Cross-border travelers from France to Germany will be required to produce proof of a negative COVID-19 antigen or PCR test taken within the last 48 hours and an electronic declaration on their purpose of travel from March 2, according to new health measures to curb rising cases of virus variants from France’s northeastern Moselle region.
In negotiations late Sunday, the two countries agreed to amend certain rules and avoid a complete border closure.
“The French and German authorities have agreed on the need to avoid any closure of the border and will continue to discuss in the days to come all possible means of alleviating these restrictions depending on the evolution of the health situation,” a statement from the Moselle department said.
Clement Beaune, France’s secretary of state for European Affairs, told BFMTV news that “the controls of these tests will not be carried out at the border point but randomly, in companies, to make life as easy as possible for border workers.”
The border will remain closed for public and private transport companies, affecting regular bus and tram services between Saar and Moselle.
Earlier this week, French officials in consultation with their German counterparts had announced new health measures from March 1, allowing cross-border workers or residents to present a PCR test result on a weekly basis. For other travelers, entry is permitted with an obligatory PCR test not more than 72 hours old.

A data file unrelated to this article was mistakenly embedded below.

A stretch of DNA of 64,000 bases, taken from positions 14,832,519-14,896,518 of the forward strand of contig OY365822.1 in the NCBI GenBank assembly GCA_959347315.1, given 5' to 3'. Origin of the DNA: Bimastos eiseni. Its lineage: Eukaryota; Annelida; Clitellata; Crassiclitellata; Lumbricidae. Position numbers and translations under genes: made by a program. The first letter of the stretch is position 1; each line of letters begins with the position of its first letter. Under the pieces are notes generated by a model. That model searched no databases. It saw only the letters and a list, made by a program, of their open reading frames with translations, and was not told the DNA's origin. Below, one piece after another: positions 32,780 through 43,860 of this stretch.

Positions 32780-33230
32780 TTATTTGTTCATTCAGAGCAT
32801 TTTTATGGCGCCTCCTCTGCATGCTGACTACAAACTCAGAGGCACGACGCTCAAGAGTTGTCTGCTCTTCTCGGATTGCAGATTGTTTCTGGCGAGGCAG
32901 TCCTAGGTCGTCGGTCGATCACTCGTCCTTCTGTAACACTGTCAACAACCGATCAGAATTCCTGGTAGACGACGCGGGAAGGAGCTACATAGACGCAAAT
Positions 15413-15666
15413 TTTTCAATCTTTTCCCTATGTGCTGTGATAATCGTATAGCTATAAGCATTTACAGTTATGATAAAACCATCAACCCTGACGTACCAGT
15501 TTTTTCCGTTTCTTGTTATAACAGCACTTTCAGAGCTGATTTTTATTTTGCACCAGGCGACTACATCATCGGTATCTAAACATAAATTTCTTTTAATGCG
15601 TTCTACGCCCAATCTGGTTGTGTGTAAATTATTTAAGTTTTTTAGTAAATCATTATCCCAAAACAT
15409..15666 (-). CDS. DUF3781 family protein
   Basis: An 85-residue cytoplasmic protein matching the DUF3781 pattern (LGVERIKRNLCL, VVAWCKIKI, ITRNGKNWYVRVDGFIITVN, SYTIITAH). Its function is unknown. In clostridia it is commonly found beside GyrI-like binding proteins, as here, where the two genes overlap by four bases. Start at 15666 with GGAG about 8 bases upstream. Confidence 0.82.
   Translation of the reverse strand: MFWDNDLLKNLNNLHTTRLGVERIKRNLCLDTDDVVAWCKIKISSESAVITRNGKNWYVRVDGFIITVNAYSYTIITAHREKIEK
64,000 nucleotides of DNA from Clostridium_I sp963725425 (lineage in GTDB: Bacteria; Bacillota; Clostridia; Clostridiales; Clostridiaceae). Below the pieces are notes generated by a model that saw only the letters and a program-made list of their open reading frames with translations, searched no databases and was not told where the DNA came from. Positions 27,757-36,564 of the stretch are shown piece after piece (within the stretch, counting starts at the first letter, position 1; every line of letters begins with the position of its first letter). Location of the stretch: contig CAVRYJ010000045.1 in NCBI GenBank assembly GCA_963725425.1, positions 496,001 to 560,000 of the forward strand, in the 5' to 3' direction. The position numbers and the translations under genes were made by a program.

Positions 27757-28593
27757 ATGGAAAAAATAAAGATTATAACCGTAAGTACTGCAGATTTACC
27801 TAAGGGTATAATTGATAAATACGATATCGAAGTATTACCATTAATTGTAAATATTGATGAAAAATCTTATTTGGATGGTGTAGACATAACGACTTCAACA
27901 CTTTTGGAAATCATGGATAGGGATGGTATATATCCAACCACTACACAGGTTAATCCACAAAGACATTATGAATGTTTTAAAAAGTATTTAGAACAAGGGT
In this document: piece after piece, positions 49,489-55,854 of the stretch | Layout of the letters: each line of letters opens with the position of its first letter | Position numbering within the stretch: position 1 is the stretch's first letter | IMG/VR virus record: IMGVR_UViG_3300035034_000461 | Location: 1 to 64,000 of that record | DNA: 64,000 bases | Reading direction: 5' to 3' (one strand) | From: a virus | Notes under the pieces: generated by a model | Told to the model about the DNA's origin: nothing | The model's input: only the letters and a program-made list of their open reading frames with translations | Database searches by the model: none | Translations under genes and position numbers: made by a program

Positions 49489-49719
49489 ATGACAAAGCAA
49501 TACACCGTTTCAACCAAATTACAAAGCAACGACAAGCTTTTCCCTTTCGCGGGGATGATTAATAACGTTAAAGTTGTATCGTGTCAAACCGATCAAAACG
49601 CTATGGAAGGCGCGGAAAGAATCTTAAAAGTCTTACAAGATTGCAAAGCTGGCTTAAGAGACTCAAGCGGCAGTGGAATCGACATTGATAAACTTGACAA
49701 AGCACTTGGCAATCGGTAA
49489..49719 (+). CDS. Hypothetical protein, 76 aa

However, Sunday’s decision by Germany’s Robert Koch Institute, the government agency and research institute responsible for disease control and prevention, to add Moselle to the “virus variant area” list, requiring daily PCR testing for its inhabitants crossing the German border from March 2, had not gone down well with France.
Similar health controls activated at Germany’s border with Austria, the Czech Republic and Slovakia had reportedly caused massive traffic chaos.
Beaune said he regretted the German decision as the strict measures would cause border slowdowns and affect French workers who have to cross the border for work.
He added that France was negotiating with its counterparts in Germany, as it wishes to avoid the restrictions of daily PCR virus tests for the 16,000 workers from Moselle.
“They are not crossing for tourism purposes but for work, and that is a problem. This is what we are negotiating for,” he added.
Part of the Grand Est region, Moselle department adjoining Germany — a closely interconnected border basin region — was declared a cluster earlier this month owing to a particularly high number of cases with the UK, South African and Brazil variants. The current incidence rate of infection is 286 weekly cases per 100,000 residents.
French health authorities said testing and screening capacities at the Franco-German border have been greatly increased, with more than 60,000 tests performed last week and 30,000 additional vaccine doses sent to Moselle.
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